hich the iron kettles sat, while the fire of driftwood burned beneath. The height of the kitchen is less than that of the main room, so that only the women can stand erect in the highest portion.

When the weather is very severe the cooking is done in the main room, by means of the big oil-lamp, while the thick walls and the heavy furs of the inmates enable them to laugh at the raging blizzard outside.

It was along such a passage as the one described that Docak led the way, followed by Jack Cosgrove, Rob, and Fred, each trailing his rifle, and happy beyond measure that everything with them had turned out so well.

The main room into which the little party entered was about four yards square. It had a board floor and a ceiling-luxuries not generally found in the native homes except in the settlements. The walls were furred off and ceiled, and the spaces closely stuffed with moss. The wall on the right of the main room had a single window with twelve panes of glass.

The main room was the most interesting part of the structure. Along the front of the window ran a wooden bench, near the end of which, toward the entrance, stood a Danish stove. In the corner beyond the other end of the bench was a table. To the left of that was the lamp-stand, directly opposite to which on the other side of the room was a second and shorter bench.

The whole left-hand side of the room, as you entered, consisted of a platform, about six feet long. It was elevated a foot above the floor, the side next to the wall being a few inches higher. At night it was covered with feather beds, which are rolled back during the day, so that the front may be used for other purposes. The lamp used in the Esquimau houses is simply a large, green stone, with a hollow scooped in the top. This contains seal oil, a piece of moss serving as a wick.

It may be well to tell you something in this place about the dress of the Esquimaux, referring now to those who live near the settlements, most of whom are of mixed blood. In the interior, and, along the east coast of Greenland, are met the wild natives, who are muffled in the thickest furs, and bear little resemblance to the class to which Docak and his acquaintances belonged.

These men wore jackets, trousers, moccasins, and generally undershirts, drawers, and socks. The rule is for them to go bareheaded, though a hat or cap is frequently seen. The clothing, except the moccasins, is made from woolen or cotton stuff, bought off the Danish Governor.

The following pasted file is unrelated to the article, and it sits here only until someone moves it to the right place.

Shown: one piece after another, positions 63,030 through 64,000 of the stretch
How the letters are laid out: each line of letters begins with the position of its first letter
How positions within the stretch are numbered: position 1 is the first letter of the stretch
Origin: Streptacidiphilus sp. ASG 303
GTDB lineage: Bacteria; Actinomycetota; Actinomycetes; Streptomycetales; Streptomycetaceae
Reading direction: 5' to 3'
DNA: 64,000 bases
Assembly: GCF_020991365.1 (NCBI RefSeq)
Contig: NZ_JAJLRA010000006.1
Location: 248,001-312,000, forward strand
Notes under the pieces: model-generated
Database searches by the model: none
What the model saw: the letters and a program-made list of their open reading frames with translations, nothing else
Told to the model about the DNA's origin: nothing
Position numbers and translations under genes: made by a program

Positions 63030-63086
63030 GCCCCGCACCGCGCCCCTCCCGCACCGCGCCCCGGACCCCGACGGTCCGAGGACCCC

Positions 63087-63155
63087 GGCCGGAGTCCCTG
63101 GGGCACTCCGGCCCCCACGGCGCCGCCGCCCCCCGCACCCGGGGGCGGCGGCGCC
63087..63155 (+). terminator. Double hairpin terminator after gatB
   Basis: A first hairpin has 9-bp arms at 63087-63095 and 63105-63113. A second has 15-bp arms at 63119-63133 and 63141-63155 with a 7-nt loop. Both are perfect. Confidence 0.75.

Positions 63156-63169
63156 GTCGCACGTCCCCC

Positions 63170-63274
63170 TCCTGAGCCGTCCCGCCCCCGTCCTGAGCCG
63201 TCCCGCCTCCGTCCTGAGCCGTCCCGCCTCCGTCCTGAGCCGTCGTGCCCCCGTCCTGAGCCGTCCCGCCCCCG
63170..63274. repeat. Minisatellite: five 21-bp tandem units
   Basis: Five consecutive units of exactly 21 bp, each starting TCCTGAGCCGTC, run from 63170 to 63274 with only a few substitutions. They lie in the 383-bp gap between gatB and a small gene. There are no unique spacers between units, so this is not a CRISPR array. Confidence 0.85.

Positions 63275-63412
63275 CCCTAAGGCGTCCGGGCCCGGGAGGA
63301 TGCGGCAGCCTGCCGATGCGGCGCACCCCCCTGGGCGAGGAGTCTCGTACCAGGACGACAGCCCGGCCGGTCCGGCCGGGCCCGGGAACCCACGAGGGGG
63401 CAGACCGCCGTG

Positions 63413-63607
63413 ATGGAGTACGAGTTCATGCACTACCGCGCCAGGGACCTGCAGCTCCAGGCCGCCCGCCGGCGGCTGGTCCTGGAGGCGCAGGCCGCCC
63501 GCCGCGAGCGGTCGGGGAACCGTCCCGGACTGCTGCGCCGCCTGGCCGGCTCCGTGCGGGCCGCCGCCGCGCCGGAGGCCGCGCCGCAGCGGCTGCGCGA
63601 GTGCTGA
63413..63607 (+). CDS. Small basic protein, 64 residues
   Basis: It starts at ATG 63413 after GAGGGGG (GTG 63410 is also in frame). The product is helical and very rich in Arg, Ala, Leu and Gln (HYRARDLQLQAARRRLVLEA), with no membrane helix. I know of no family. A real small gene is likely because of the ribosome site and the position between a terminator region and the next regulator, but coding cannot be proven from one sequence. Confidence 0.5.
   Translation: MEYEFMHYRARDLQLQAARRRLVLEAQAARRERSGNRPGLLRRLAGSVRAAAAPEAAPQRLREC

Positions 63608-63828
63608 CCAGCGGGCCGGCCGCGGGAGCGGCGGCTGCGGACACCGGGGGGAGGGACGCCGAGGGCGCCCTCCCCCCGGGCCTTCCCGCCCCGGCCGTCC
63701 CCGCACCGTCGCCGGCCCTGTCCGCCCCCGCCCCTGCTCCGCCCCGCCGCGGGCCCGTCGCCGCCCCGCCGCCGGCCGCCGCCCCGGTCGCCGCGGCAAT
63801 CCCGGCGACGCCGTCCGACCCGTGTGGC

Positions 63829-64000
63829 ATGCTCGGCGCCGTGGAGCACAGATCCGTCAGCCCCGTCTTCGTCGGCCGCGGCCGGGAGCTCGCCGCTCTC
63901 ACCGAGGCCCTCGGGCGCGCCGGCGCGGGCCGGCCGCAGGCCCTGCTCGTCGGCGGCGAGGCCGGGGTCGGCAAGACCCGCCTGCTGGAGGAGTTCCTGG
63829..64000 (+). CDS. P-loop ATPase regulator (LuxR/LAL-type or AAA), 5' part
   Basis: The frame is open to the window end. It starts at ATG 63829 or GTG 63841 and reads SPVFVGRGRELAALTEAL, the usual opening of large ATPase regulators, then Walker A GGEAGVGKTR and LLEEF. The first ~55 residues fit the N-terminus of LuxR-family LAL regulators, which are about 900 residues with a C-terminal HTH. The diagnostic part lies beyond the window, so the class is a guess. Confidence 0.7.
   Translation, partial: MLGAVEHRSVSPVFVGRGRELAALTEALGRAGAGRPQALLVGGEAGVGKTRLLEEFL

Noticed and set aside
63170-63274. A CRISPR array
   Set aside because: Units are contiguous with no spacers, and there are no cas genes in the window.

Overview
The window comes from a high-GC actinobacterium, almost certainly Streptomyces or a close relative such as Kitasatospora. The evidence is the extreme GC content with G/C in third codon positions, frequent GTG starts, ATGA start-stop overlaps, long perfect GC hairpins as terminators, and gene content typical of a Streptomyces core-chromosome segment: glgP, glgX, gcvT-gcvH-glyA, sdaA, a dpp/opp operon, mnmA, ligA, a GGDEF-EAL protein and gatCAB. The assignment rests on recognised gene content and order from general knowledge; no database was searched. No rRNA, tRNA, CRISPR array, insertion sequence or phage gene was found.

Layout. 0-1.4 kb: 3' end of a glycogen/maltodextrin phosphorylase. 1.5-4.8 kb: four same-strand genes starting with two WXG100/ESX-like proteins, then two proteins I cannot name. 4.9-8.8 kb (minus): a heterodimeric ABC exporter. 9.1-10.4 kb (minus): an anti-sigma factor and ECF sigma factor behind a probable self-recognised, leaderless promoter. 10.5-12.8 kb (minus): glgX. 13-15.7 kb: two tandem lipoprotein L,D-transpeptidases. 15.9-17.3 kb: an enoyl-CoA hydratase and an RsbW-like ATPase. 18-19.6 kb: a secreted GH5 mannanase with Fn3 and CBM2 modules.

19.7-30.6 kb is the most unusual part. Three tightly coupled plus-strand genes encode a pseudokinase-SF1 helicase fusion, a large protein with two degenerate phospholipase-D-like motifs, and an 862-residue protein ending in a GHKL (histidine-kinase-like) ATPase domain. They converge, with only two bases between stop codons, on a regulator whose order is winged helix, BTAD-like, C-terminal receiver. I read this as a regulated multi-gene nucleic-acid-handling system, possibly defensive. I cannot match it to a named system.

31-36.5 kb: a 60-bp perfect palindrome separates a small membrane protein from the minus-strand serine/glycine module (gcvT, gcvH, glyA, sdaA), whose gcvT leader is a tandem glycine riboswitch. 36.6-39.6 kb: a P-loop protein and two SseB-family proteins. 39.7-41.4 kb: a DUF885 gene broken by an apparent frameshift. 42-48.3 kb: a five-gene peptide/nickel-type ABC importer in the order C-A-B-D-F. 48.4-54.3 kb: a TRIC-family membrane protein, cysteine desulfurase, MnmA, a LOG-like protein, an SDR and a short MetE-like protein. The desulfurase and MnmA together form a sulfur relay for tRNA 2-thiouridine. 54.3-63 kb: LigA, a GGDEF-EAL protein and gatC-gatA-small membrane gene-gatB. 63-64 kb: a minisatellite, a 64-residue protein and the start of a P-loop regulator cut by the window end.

The jacket is of gingham, with sleeves and a hood that can be drawn over the head, and fitted in place by drawing and tying a string that passes under the chin. When venturing out in his kayak, or in severe weather, Docak, like most of his friends, wore a jacket and hood combined. This was of sealskin, with the leather side out. The trousers are constructed of the same material with the hair out. Sometimes they are lined with sealskin, with the hair in.

The moccasins are well-shaped sealskin boots, reaching nearly to the knees. When the socks are not woolen, the hair is turned toward the skin. The mittens are of seal leather, with no hair on either side, and are much inferior to many of our own country, for purposes of warmth and comfort.

The Esquimau women are shorter of stature than the men, and walk with short, mincing steps, showing a stoop similar to their husbands. They have small hands and feet, with faces that any one would pronounce good looking. They comb their hair to an apex, which, if the woman is married, is tied with a blue ribbon; if a widow, with black; and if a maiden, with green.

The females generally wear collars of beads, with lace-work patterns and vivid colors. The waist is generally of woolen stuff, and here the same fondness for bright colors displays itself. It has no buttons, and is donned and doffed by passing over the head, and is fastened at the waist with a belt. Then come a pair of short trousers of sealskin, which are tastefully ornamented. Below these are the long-legged moccasins, also ornamented by the deft handiwork of the native owners. The dress of the children is the same as the parents.